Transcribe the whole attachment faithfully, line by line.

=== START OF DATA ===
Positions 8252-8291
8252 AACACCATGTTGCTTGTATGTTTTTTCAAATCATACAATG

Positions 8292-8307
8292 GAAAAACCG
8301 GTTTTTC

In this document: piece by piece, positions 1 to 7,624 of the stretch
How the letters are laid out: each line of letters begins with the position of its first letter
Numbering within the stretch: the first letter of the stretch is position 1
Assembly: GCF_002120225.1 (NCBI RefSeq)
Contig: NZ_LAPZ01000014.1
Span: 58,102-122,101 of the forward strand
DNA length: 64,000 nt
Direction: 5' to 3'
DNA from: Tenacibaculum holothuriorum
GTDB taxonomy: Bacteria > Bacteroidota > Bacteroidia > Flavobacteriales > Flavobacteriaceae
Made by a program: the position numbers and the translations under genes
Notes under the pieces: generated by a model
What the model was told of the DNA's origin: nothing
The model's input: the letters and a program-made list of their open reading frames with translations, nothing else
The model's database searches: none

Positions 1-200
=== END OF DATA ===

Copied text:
Positions 8252-8291
8252 AACACCATGTTGCTTGTATGTTTTTTCAAATCATACAATG

Positions 8292-8307
8292 GAAAAACCG
8301 GTTTTTC

In this document: piece by piece, positions 1 to 7,624 of the stretch
How the letters are laid out: each line of letters begins with the position of its first letter
Numbering within the stretch: the first letter of the stretch is position 1
Assembly: GCF_002120225.1 (NCBI RefSeq)
Contig: NZ_LAPZ01000014.1
Span: 58,102-122,101 of the forward strand
DNA length: 64,000 nt
Direction: 5' to 3'
DNA from: Tenacibaculum holothuriorum
GTDB taxonomy: Bacteria > Bacteroidota > Bacteroidia > Flavobacteriales > Flavobacteriaceae
Made by a program: the position numbers and the translations under genes
Notes under the pieces: generated by a model
What the model was told of the DNA's origin: nothing
The model's input: the letters and a program-made list of their open reading frames with translations, nothing else
The model's database searches: none

Positions 1-200